We have all heard the intriguing stories about fearless artists, glamorous expats and beautiful socialites gathering in cafes, bars, restaurants, mostly European, Parisian, to be more precise. Hemingway, in his A Moveable Feast perfectly captures the spirit of the age that still thrills the audience.
“There is never any ending to Paris and the memory of each person who has lived in it differs from that of any other. We always returned to it no matter who we were or how it was changed or with what difficulties, or ease, it could be reached. Paris was always worth it and you received return for whatever you brought to it. But this is how Paris was in the early days when we were very poor and very happy.”
Poor and happy were those literary companions in atmospheric cafes where they were constantly seeking for some kind of refuge. They often mentioned what they drank at the time, but have you ever wondered what was on their dining plates?
Although Vladimir Nabokov does not belong to the circle of the Jazz age writers like Hemingway, his life was nonetheless interesting. Here is his advice on how to boil an egg, with a precise definition of boiling. It was sent to Maxime de la Falaise with the intention to be included in her cookbook. It was never included in it, but here’s the recipe so that you can decide whether it’s good or not.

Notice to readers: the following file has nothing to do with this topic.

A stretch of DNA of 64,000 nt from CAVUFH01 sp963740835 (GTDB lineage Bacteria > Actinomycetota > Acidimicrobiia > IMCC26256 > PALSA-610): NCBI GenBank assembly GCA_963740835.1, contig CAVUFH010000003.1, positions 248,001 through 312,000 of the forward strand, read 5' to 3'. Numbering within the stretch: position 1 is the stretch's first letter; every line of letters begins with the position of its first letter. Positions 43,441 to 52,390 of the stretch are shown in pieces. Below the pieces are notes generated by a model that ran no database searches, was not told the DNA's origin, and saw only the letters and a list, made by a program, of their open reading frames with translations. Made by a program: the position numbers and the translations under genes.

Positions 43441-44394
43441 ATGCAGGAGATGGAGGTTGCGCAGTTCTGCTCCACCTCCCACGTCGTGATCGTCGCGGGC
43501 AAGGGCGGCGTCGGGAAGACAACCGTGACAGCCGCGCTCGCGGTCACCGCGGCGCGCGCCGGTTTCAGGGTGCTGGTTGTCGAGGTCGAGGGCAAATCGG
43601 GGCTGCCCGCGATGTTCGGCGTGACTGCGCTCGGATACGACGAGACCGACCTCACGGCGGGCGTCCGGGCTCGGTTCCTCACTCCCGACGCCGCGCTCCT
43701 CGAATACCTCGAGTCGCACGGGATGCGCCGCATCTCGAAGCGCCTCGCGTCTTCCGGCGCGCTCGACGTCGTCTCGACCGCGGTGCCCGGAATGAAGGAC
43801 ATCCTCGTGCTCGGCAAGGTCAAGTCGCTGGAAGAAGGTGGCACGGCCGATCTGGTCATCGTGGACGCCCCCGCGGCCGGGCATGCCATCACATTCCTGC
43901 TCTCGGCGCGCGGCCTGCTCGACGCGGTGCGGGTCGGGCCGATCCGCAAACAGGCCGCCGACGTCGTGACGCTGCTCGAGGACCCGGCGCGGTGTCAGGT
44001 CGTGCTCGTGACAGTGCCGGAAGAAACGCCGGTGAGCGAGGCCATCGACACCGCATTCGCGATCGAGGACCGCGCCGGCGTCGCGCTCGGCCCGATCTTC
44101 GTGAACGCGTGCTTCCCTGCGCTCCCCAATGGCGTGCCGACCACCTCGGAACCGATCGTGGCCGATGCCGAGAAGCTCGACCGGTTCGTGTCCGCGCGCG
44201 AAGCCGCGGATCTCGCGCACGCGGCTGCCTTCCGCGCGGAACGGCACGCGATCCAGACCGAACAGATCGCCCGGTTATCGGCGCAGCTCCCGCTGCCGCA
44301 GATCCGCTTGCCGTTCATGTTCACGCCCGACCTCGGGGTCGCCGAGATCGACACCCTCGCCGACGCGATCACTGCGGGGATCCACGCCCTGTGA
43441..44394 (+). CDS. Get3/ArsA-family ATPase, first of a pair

“Boil water in a saucepan (bubbles mean it is boiling!). Take two eggs (for one person) out of the refrigerator. Hold them under the hot tap water to make them ready for what awaits them. Place each in a pan, one after the other, and let them slip soundlessly into the (boiling) water. Consult your wristwatch. Stand over them with a spoon preventing them (they are apt to roll) from knocking against the damned side of the pan. If, however, an egg cracks in the water (now bubbling like mad) and starts to disgorge a cloud of white stuff like a medium in an old fashioned seance, fish it out and throw it away. Take another and be more careful. After 200 seconds have passed, or, say, 240 (taking interruptions into account), start scooping the eggs out. Place them, round end up, in two egg cups. With a small spoon tap-tap in a circle and hen pry open the lid of the shell. Have some salt and buttered bread (white) ready. Eat.
V.N. November 18, 1972″
Don’t you agree that we would all be wonderful cooks if only we had our cookbooks written in this way? Feel free to share your thoughts in the comments!
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